Put another way, if the Bible was written today, would it really say that the borrower is slave to the lender?  I think that people from biblical times would say, “If you think this is slavery, you’ve got another thing coming.”

When Jesus finished a parable, he said, “But he refused. Instead, he went off and had the man thrown into prison until he could pay the debt.” (Matthew 18:30 NIV)

If you have credit card debt, can you say to that man in jail – “Yeah, me too, I know how you’re feeling – I’m slave to my lender.”

Sure, we can say I’m in a type of slavery.  I’m being ruled over in a way.  But, somewhere the parallel breaks down.  Somehow our modern situation doesn’t seem quite as drastic.

All I’m saying is I’m not sure Proverbs 22:7 directly applies in our culture where there are borrowing laws, bankruptcy options, and a whole mess of other loopholes.

Don’t get me wrong, I’m not trying to say the Bible supports debt.  I’m just not sure this is the best ‘go to’ passage.  I’m not sure it is accurate to say that the borrower is indeed slave to the lender.  It’s bad, just not that bad.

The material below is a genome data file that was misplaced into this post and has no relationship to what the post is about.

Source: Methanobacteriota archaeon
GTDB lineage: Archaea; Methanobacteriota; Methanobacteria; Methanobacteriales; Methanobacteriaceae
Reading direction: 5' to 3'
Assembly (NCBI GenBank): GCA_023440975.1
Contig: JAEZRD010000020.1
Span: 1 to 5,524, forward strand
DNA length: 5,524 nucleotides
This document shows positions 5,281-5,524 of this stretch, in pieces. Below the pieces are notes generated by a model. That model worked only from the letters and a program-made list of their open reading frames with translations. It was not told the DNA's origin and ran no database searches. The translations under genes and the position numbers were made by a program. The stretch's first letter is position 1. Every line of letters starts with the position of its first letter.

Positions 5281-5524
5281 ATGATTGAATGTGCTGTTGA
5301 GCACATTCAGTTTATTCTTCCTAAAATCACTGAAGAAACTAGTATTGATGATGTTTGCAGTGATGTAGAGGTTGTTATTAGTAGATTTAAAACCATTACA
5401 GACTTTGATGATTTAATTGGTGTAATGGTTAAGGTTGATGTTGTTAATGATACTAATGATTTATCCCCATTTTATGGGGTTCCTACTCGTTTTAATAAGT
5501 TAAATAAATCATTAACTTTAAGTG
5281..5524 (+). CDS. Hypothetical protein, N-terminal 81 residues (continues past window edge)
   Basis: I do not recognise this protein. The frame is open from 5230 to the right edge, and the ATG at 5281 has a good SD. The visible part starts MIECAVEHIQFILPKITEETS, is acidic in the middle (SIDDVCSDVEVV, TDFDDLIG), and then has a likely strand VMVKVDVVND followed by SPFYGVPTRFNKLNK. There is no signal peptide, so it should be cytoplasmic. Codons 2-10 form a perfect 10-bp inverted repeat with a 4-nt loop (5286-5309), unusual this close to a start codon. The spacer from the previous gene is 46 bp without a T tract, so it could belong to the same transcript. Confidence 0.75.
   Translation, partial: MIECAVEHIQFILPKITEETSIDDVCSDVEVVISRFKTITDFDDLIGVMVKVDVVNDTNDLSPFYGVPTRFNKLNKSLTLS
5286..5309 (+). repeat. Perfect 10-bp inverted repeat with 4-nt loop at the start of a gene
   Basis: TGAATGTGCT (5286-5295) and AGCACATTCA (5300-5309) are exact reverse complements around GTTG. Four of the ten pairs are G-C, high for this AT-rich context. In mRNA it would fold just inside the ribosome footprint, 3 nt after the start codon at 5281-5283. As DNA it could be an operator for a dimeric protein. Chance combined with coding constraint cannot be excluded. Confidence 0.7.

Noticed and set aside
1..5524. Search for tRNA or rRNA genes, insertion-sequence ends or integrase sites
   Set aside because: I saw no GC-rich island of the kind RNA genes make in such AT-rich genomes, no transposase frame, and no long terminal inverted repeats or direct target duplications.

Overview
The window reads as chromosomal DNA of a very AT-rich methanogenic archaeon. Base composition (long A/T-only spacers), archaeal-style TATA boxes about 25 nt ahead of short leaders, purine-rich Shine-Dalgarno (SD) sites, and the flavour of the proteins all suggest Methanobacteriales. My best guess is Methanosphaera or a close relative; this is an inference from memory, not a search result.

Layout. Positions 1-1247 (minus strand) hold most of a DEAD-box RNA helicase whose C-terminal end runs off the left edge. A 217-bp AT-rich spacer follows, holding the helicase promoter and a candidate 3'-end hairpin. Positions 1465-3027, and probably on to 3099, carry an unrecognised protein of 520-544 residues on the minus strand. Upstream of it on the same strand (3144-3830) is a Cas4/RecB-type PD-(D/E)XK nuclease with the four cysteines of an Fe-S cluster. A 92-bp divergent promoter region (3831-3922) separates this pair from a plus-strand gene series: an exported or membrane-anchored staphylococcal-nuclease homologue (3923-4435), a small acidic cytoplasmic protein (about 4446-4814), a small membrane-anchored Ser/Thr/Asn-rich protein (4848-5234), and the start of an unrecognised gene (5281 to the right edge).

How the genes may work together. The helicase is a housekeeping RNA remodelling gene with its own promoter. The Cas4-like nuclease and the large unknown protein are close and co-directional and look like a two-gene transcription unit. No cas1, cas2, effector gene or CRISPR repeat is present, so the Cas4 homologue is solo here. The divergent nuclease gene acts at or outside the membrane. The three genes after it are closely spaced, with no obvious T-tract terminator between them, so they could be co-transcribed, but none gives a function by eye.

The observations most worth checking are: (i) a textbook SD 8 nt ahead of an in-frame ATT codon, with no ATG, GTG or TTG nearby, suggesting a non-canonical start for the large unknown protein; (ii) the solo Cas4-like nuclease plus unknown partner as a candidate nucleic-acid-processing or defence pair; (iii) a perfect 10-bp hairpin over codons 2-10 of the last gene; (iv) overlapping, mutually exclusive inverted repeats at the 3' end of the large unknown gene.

Who is this passage addressing – the rich or the poor?

During the times of ancient Israel, it seems clear that a lender could collect any and every item from you until there was nothing left to collect except for the person him or herself.  At times, even children were sold to cover a person’s debt.  The Bible does forbid Israelite lenders from participating in such lending practices, but it proves their borrowing climate was very different than our own.

The Message writes the passage in this way:

The poor are always ruled over by the rich, so don’t borrow and put yourself under their power. (Proverbs 22:7 NIV)

The focus of this way of reading the passage is that some foolish people have borrowed money and they are now under the power of the rich.